- Clifton R. Breckinridge, U.S. Representative from Arkansas
- Big Bill Broonzy, musician, member of Blues Hall of Fame
- Charles Brown, Rock and Roll Hall of Fame inductee, blues musician/singer
- Jim Ed Brown, country music artist
- The Browns, country music trio
- Bill Carr, 1932 Olympic double gold medalist
- Harvey C. Couch, founder, Arkansas Power & Light
- Joe Barry Carroll, basketball player, top pick of 1980 NBA Draft
- Monte Coleman, NFL player, University of Arkansas at Pine Bluff head coach
- Junior Collins, jazz musician
- Joseph Carter Corbin, Educator, first principal of the University of Arkansas at Pine Bluff, principal of Merrill High School
- CeDell Davis, blues musician
- Janette Davis, singer
- L. Clifford Davis, civil rights attorney, judge
- Larry Davis, blues musician
- Jay Dickey, lawyer and politician
- The Buddy Deane Show, national TV program of local radio DJ
- Jeff Donaldson, visual artist, founder AfriCobra
- Marty Embry, professional basketball player, chef, author
- Kenneth B. Ferguson, Democratic member of Arkansas House of Representatives for Jefferson and Lincoln counties since 2015
- Stephanie Flowers, African-American Democratic member of Arkansas State Senate since 2011; former member of Arkansas House of Representatives; Pine Bluff lawyer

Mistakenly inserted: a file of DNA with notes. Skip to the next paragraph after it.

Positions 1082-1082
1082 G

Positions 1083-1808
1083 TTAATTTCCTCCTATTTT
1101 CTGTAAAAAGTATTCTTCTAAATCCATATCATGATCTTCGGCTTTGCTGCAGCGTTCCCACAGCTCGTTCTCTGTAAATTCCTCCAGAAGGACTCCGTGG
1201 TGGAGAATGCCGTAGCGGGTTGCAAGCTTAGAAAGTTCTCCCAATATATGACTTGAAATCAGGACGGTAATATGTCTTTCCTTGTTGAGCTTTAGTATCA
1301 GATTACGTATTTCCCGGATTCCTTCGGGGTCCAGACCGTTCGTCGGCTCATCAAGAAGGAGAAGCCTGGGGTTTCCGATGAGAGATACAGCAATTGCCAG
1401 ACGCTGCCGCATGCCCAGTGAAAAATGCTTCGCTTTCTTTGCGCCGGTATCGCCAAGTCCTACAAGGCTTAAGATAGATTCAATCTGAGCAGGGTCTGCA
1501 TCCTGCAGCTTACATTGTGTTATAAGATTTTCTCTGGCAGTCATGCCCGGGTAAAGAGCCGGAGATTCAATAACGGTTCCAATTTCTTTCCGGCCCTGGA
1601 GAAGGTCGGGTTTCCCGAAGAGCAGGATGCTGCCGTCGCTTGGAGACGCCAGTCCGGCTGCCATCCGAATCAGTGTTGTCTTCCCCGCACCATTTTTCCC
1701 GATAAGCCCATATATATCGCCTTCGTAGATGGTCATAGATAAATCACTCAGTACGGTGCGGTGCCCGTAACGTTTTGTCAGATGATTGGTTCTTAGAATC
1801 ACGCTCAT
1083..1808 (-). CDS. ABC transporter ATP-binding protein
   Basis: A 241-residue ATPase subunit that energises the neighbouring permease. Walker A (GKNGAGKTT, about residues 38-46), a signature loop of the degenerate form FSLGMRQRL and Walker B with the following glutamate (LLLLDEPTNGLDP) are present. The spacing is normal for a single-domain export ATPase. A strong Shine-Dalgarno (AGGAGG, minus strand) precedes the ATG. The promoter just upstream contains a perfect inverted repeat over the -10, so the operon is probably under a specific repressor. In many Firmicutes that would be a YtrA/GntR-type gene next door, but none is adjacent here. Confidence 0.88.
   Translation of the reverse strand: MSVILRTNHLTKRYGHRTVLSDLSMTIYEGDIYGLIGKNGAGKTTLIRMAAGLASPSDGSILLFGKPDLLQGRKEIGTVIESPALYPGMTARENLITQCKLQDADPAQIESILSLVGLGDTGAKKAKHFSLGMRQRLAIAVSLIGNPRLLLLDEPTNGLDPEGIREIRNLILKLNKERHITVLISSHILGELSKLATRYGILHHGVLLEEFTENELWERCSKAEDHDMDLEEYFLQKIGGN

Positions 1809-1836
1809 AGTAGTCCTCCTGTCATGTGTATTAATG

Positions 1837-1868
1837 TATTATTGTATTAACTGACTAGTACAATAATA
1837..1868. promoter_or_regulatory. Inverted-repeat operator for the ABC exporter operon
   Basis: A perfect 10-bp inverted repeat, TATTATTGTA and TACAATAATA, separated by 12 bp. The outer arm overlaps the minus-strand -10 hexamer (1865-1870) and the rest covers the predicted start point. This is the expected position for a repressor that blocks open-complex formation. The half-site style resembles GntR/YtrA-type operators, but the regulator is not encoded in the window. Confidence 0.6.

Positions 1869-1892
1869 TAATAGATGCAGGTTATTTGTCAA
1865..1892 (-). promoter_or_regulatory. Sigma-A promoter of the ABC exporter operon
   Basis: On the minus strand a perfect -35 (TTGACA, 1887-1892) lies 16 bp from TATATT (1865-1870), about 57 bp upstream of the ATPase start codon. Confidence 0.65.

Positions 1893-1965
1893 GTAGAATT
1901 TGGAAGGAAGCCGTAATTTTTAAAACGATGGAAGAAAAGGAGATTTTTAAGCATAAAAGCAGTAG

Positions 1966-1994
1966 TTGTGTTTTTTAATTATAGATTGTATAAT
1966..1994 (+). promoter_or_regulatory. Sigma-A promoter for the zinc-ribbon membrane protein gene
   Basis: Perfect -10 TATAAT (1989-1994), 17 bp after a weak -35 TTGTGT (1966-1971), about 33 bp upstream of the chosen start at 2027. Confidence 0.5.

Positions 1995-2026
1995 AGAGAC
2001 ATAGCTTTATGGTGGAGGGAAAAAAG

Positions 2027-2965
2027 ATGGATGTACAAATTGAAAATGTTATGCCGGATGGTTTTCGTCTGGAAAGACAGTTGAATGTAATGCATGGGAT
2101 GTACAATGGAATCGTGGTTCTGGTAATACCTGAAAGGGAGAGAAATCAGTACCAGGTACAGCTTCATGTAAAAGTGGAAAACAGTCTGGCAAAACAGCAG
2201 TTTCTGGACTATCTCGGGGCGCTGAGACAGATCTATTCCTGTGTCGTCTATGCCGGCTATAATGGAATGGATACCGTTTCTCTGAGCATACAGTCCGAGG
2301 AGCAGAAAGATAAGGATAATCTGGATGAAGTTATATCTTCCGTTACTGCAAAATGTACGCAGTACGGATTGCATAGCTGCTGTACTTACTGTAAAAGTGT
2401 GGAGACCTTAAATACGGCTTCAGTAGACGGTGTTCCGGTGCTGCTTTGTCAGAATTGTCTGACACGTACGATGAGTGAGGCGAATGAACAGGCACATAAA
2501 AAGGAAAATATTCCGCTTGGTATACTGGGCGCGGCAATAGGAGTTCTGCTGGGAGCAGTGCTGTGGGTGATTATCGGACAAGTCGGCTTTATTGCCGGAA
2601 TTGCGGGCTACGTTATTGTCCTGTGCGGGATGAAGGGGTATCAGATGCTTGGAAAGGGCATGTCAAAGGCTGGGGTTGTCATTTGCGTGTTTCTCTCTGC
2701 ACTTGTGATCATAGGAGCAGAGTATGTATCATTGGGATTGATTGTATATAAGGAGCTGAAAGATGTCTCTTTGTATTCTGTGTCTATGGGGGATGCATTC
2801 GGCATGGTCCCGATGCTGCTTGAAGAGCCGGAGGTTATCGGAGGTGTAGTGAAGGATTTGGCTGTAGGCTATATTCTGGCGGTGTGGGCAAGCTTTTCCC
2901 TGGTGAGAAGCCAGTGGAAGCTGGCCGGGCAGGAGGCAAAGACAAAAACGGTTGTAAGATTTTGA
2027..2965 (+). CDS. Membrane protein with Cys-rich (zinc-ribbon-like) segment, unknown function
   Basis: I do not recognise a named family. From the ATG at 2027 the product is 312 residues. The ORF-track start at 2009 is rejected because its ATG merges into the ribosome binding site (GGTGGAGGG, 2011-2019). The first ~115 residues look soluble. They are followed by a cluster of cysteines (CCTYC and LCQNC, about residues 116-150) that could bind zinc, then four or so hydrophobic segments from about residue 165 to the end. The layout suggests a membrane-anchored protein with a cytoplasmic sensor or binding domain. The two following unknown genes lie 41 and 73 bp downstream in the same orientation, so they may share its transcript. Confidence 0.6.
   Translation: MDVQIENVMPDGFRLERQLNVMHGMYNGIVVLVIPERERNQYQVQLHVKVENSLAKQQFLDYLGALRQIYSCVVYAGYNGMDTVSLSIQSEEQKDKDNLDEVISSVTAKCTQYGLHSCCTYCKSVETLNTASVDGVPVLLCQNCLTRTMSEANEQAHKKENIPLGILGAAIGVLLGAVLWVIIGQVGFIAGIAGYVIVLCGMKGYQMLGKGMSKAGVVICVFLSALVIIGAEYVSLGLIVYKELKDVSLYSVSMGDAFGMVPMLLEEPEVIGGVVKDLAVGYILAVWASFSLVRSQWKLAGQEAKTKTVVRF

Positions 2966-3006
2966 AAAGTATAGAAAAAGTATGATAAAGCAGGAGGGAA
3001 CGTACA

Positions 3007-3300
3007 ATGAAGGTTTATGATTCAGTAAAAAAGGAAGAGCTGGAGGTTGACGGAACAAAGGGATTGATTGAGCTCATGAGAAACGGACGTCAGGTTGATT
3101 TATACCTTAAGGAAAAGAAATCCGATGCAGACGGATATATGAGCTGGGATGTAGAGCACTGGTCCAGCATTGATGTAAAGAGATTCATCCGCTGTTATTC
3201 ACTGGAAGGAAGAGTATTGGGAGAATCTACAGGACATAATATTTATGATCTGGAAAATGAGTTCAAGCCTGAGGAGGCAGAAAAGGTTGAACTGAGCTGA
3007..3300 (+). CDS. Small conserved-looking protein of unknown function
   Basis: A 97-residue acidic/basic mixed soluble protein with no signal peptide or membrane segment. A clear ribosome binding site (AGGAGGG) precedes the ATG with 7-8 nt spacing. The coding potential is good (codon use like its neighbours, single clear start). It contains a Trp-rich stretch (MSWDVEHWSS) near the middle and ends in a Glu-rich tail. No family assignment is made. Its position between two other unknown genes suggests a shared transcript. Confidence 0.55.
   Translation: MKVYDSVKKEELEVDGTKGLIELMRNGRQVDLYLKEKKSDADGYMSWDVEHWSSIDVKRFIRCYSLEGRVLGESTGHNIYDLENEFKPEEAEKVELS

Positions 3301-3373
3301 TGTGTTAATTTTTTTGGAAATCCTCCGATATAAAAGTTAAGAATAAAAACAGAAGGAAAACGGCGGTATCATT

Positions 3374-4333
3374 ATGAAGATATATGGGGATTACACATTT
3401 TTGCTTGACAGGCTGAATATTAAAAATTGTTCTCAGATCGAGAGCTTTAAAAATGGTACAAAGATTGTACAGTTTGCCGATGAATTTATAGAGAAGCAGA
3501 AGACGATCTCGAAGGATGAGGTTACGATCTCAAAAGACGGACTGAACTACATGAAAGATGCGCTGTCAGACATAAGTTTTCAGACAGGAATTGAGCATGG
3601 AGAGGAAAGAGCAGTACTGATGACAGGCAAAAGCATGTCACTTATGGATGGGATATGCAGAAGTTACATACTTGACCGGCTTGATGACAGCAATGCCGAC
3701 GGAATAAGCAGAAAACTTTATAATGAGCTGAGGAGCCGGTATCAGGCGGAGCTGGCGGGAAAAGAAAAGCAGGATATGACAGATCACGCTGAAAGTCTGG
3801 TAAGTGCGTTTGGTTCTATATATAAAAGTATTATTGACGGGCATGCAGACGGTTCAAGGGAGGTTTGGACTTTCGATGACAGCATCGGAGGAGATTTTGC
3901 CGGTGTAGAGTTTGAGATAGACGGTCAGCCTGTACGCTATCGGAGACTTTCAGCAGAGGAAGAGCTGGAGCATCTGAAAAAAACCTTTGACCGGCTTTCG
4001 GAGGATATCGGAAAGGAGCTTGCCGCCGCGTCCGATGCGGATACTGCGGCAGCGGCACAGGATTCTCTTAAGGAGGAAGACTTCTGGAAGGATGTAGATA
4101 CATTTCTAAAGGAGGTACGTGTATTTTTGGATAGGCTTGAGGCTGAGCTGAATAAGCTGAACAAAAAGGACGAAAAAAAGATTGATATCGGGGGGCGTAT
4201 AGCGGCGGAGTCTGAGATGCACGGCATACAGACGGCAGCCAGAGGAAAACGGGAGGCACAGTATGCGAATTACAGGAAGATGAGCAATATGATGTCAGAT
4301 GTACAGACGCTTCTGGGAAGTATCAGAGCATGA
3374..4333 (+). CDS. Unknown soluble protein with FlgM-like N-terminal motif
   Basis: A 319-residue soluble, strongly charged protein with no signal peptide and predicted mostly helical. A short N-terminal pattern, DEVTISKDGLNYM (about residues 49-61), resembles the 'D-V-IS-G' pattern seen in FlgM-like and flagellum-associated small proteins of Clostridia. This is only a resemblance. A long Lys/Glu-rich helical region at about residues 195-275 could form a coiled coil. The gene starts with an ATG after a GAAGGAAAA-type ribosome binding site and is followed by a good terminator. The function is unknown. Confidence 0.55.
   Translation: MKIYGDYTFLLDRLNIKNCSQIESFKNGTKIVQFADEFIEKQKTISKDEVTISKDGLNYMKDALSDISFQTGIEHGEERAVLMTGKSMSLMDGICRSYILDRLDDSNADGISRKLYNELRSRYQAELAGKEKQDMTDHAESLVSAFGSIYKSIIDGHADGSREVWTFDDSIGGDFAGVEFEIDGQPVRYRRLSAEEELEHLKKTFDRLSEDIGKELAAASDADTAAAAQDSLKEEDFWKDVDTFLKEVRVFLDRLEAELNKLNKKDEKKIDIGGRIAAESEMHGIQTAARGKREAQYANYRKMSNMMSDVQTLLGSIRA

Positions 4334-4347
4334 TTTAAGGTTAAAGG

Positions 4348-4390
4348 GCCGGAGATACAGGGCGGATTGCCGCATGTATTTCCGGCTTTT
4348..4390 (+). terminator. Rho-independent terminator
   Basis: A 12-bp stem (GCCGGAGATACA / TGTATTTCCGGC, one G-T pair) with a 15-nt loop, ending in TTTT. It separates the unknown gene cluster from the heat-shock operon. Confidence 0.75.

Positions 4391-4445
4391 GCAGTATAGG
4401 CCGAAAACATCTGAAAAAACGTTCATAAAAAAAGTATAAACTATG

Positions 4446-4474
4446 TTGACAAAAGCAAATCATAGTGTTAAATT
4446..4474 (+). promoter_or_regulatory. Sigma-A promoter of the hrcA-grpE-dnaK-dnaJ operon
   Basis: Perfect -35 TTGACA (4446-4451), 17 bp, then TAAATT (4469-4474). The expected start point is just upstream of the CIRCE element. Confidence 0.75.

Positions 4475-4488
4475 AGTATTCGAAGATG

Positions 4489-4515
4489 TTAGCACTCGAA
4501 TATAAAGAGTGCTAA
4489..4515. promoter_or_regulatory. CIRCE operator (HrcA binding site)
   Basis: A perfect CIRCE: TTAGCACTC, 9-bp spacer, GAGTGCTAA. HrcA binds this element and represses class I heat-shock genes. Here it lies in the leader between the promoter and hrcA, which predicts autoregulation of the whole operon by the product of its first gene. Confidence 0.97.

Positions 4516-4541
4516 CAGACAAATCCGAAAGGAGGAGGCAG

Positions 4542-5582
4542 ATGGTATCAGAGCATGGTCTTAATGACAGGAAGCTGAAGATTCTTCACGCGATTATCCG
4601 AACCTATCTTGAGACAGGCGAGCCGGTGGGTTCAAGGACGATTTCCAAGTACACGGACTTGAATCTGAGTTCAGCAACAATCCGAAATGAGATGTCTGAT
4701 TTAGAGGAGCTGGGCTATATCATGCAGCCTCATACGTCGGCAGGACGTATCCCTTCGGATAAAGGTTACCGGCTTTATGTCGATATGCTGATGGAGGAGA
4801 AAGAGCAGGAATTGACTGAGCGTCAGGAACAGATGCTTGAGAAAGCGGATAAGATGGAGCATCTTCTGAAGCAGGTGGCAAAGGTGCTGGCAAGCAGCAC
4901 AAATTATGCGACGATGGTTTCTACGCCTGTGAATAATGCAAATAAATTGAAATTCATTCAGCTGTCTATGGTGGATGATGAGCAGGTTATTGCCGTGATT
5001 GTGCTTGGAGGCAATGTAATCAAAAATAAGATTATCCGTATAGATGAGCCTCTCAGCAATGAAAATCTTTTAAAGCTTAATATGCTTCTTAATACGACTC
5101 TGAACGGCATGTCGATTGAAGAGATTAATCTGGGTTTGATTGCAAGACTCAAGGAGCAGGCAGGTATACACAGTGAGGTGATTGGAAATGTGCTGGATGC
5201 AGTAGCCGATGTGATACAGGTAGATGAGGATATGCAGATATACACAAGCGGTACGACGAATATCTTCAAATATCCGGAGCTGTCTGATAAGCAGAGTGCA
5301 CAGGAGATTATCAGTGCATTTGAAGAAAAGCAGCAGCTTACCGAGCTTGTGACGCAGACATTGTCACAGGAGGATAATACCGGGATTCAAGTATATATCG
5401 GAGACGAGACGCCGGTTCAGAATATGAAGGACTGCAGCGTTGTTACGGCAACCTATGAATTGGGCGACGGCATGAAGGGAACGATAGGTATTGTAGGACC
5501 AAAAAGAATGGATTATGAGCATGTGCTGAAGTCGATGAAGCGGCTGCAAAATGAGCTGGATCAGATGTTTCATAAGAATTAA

- Vivian Flowers, African-American Democratic member of Arkansas House of Representatives from Pine Bluff since 2015; diversity officer at UAMS Medical Center in Little Rock
- Rodney Shelton Foss, possibly first American killed in World War II
- Charles Greene, Olympic gold medalist, track & field
- George W. Haley, U.S. ambassador
- Isaac Scott Hathaway, visual artist, first African American to create a coin for the U.S. Treasury
- George Edmund Haynes, first executive director of National Urban League, first African-American to receive PhD from Columbia
- Chester Himes, novelist,
- George Howard, Jr., federal judge
- Mike Huckabee (born 1955), 44th Governor of Arkansas
- Bobby Hutton, founding member of Black Panther Party
- Torii Hunter, Major League Baseball player, 5-time All-Star
- Don Hutson, member of College and Pro Football Hall of Fame
- George G.M. James, author
- Joseph Jarman, jazz saxophonist
- Charles Johnson, Negro League baseball player